FROM START TO PORT: A NINE STEPS FRAMEWORK FOR MAKING INDIA A GREAT INVESTMENT DESTINATION
November 30, 2020, Ajay Srivastava in TOI
FDI receipts of more than $250 billion in the last five years prove global firms’ faith in the India story. Now, with crucial reforms in place, what should we do to become a top investment destination? We have to become an excellent place for doing business.
This would mean working on enhancing the investor experience. Not just at the beginning of the project but at each subsequent step. From helping her choose the right support package, identifying the location for production to importing the raw materials, and shipping the products. This would be the best red carpet welcome to an investor. We propose a nine-step framework for doing so.
One, identify sectors for priority treatment. Let us focus on industries where India’s manufacturing and exports are weak. Consider electronics, computers, telecom, precision equipment, factory machinery products. These constitute 70% of global trade, but India’s share is a low 0.7%. Most product groups identified for support under the production-linked incentive (PLI) scheme are part of the list.
Two, recognise sectoral concerns. A sector may generate a large turnover, but net earnings may remain small because of large import dependence. For example, for doing the iPhone’s final stage assembly, China gets just $12, which is less than 2% of its retail price of $700. Assembling an EV battery from imported lithium cells or making mobile phones from imported subassemblies fall in the same low value add category. A better model may be inviting an anchor firm along with component suppliers and do most manufacturing in the country.
Three, invite top global firms to become anchor manufacturers in priority sectors. We know their names. With thousands of manufacturing units in most sectors, India needs a few large anchor firms in each sector. Their use of innovation and technology will result in gains for all firms in the entire sector – the way Suzuki did to India’s automobile sector in the early 1980s. Suzuki’s technology and India’s expertise in casting, forging and fabrication were crucial factors. In less than 20 years, the sector’s productivity, and not just Maruti-Suzuki’s productivity, went up by 250%. Mainly due to competitive pressures set off by Suzuki. Today the automobile sector contributes to half the manufacturing GDP. We need a repeat of the Maruti story for a few other sectors.
Four, develop effective coordination with lead investors. One to one discussion at the senior level thrashes out knotty issues and builds confidence. Both sides may discuss available location options or extra support the investor may need. Nominating an officer to coordinate with government on the firm’s behalf for the entire project cycle is a good idea.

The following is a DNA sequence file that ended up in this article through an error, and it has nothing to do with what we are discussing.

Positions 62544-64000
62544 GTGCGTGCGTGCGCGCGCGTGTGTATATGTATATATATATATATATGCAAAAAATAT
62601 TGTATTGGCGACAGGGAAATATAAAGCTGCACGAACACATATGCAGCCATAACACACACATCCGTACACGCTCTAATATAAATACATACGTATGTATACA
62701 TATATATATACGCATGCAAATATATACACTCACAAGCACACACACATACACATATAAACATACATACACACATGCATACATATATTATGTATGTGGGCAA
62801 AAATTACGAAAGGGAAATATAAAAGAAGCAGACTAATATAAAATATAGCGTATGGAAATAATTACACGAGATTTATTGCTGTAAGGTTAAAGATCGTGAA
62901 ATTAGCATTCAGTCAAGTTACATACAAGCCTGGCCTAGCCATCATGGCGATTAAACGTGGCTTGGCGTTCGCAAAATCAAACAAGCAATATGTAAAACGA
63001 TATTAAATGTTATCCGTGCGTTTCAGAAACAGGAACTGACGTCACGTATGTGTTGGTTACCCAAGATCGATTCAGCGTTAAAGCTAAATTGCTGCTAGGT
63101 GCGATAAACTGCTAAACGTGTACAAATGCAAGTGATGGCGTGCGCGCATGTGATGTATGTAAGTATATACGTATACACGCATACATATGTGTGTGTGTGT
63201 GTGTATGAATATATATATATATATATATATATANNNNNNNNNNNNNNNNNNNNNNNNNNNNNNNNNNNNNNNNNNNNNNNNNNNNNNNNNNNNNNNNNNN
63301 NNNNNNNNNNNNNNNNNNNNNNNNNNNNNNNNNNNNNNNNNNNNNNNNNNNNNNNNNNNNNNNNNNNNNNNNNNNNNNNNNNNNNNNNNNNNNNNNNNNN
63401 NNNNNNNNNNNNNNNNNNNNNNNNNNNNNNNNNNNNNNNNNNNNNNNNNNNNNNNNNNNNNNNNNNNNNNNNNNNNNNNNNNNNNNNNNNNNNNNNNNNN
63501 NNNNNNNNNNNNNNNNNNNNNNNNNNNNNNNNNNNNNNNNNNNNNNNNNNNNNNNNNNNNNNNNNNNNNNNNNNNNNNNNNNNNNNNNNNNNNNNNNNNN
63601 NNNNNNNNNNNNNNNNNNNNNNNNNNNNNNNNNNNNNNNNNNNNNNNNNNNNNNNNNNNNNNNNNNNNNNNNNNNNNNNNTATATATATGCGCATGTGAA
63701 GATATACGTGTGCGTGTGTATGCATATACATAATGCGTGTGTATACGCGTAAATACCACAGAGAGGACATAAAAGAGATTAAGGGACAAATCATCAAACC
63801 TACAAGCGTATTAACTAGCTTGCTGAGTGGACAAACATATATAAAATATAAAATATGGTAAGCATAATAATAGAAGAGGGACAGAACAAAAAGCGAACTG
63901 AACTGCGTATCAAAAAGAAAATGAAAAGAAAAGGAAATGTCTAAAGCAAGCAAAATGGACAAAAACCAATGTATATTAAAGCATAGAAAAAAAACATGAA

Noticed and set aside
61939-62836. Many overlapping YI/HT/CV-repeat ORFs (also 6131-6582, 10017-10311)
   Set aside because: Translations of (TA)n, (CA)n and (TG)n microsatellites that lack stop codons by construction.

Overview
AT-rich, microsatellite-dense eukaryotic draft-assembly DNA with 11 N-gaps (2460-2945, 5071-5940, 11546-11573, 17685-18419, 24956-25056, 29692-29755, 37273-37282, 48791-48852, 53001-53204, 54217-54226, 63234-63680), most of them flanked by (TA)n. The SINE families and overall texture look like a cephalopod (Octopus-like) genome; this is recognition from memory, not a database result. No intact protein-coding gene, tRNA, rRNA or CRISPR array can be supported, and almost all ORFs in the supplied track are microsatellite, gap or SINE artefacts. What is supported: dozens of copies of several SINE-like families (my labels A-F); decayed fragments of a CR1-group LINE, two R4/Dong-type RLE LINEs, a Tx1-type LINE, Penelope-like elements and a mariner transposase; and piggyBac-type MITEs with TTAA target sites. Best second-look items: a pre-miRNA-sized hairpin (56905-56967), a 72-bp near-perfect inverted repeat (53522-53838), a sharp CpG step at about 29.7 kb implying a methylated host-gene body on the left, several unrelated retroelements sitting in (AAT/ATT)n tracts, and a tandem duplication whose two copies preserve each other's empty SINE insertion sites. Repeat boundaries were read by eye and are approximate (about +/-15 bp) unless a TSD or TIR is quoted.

Five, provide ready to manufacture space. Delay in buying land and approvals drives away investors. China and many other countries have hundreds of operation ready industrial zones. Each zone takes necessary permissions for all future units. For example, a chemical zone will take approvals for effluent discharge and quality. The investor will agree to follow these. Once ready, the investor moves in, installs machinery, and starts production in a few weeks/months. Industrial corridors being developed across 32 places in India under the National Master Plan may adopt this model.
Six, ensure quick factory to ship movement. Slow factory to ship movement hinders India from becoming a part of the production supply chain. We can reduce the time taken in transporting goods from factory to port through dedicated freight corridors. Locating industrial zones near the sea is another option. Port and customs procedures must be done in the industrial zone to avoid crowding at the port and ensuring just in time arrivals.
Seven, review the import duty structure. This is also the key to signing happy FTAs. Our 90% of imports by value take place in less than 10% product tariff lines. We must test the impact of lowering of import duty on the production and export ecosystem of remaining products. For example, most electronic products are assemblies of thousands of components manufactured across many countries. Components combine into subassemblies and then into the finished product. A part crosses country borders many times. In such a scenario, even a modest duty on components has a multiplier effect. For this reason, most countries charge no import duty on parts or electronics products.
Eight, ensure predictability, reduce arbitrariness in policy regime. Avoid backdated policy changes. Reduce scope for interpretation in tax laws by use of clear, unambiguous language. For example, both India and Nokia interpreted the royalty provisions of the double tax avoidance treaty in different ways a few years back. When Nokia shut its India operations, annual mobile phone exports from India fell from $2 billion to zero; 10,000+ direct jobs were lost. India and Nokia’s loss was China’s gain.
Nine, set up systems for quick resolution of disputes. Firms enter into contracts with other firms and individuals for the supply of goods and services. In case of dispute, parties approach the court for enforcing the contract. Long delays at the Indian courts compromise India’s attractiveness. Quick improvement is a must for improving investor confidence.
Nurturing an investment is like growing a crop. Smart global firms are the quality seeds that grow in a supportive environment. Returns for such an approach are high. Samsung started small in Vietnam 10 years back but, lured by good experience, expanded its operations to export more than $50 billion of products now. Its success also pulled others. The nine-step framework will enhance
India’s appeal as a credible manufacturing and investment destination.